Guest Blogger Carol B. Amos

My brothers and I were caregivers for our mother who lived with Alzheimer’s for over 11 years. She lived alone when we began to notice a decline in her memory and her ability to take care of herself. We sought out a diagnosis and treatment and worked with community resources to support her desire to remain in her home. But we eventually moved her to assisted living and then to a memory care facility near my home where she passed away in 2014. I could not have survived this journey without my brothers and my faith in God.

My mother was my living example of what faith in God can do. She was a devout Christian and a deaconess in her church. As Mom lost her memory, she never lost her faith. Mom’s strong faith encouraged me. She was a constant reminder of the meaning of faith and the power of God. She helped me to see, that at this stage of her life, all she needed was love.

I had to become more effective managing the challenges of caregiving to be there for my Mom. I increased my knowledge about Alzheimer’s disease, spoke with other caregivers, and asked God for patience. I learned from our deacons. I attended a glorious church ceremony that elevated senior deacons to emeritus deacon. Each deacon was introduced with the favorite Scripture he or she used when confronting persons who were experiencing illness or death of a loved one. As a caregiver, I had to be trained and spiritually prepared to handle a wide range of emotions such as frustration, guilt, fear, and mental fatigue. I usually relied on the words or songs from the gospel radio station in my car to comfort myself. But then I became more proactive and like the deacons, sought out a Scripture or song to have at my fingertips. The Scripture and song along with prayer helped to manage my emotions in a positive and encouraging way. For instance to help my patience, I looked to Romans:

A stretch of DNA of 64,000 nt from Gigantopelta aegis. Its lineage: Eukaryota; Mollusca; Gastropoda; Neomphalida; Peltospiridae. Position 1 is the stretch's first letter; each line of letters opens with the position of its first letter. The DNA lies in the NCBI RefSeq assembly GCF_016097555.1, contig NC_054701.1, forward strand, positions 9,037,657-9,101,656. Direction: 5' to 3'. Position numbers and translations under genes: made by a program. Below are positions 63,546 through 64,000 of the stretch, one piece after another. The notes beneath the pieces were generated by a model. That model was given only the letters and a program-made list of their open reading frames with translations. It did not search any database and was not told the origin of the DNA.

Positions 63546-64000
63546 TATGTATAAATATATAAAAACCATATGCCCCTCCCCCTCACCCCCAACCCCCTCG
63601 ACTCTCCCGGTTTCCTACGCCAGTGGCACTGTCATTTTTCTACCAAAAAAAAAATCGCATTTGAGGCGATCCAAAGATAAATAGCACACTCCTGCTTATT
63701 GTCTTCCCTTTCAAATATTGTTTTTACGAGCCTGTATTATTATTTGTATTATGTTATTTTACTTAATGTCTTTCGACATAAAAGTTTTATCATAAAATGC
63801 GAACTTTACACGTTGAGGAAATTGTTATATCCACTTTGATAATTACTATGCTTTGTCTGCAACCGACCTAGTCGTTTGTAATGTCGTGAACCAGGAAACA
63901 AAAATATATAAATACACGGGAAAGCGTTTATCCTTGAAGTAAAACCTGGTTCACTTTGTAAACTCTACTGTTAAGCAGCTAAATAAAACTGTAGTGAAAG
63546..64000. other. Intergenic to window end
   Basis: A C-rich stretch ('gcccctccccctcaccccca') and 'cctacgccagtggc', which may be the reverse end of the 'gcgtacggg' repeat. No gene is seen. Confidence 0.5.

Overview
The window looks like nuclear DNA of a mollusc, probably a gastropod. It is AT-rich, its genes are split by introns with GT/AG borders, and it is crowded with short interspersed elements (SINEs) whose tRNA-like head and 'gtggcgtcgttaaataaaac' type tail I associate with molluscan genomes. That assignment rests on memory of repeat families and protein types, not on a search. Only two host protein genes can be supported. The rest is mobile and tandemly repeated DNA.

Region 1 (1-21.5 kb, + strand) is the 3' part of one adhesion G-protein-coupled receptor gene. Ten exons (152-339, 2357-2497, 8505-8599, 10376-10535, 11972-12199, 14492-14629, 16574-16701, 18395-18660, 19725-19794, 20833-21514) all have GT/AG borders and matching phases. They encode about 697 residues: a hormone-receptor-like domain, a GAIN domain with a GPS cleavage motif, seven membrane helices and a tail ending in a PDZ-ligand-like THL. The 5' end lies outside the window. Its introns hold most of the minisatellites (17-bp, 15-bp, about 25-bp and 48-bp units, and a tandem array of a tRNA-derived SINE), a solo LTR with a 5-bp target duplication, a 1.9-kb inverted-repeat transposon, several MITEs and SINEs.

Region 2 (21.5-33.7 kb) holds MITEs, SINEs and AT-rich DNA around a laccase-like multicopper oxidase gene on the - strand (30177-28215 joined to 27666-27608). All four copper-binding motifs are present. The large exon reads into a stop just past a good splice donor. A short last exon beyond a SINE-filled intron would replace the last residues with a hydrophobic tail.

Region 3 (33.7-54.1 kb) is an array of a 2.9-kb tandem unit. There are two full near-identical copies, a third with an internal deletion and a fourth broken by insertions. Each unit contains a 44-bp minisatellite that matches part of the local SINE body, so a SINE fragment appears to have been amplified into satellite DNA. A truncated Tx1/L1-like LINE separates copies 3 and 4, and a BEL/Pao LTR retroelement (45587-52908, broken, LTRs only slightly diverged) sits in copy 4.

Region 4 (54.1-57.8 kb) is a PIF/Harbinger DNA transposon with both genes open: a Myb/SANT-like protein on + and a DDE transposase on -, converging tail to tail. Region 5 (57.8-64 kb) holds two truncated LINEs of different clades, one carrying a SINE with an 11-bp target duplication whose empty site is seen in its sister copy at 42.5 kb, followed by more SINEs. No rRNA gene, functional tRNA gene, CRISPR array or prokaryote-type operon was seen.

“By whom also we have access by faith into this grace wherein we stand, and rejoice in hope of the glory of God. And not only so, but we glory in tribulations also: knowing that tribulation worketh patience; And patience, experience; and experience, hope:” (Romans 5:2-4)

I may have hummed “He Looked Beyond My Fault (and Saw My Need).”

“Amazing grace shall always be my song of praise
For it was grace that bought my liberty
I do not know just why He came to love me so
He looked beyond my fault and saw my need.”[i]

I was not a perfect caregiver, but God looked beyond my faults. I had to look beyond my faults, beyond my impatience, beyond Mom’s illness, beyond her disruptive behaviors, and understand and meet her needs. My faith equipped me to give Mom the unconditional love that she needed and deserved.

[i] Dottie Rambo, “He Looked beyond My Fault (and Saw My Need), ” John T. Benson Publishing Co., 1968.

Carol B. Amos started her Alzheimer’s journey when her mother started having memory problems. Carol has immersed herself in Alzheimer’s education by reading and attending conferences, workshops, and support groups. She is now a CARES Dementia Specialist and has a passion to share her message of H.O.P.E.

Carol is a Cornell University graduate and retired after a thirty-five-year engineering career with the DuPont Company. She is active in her church (usher board and youth, women’s, and senior’s ministries). She is married to Alvin and enjoys tennis, travel, and gardening at her home in Delaware.

Purchase her award-winning book H.O.P.E. for the Alzheimer’s Journey: Help, Organization, Preparation, and Education for the Road Ahead at her website or your favorite online store.

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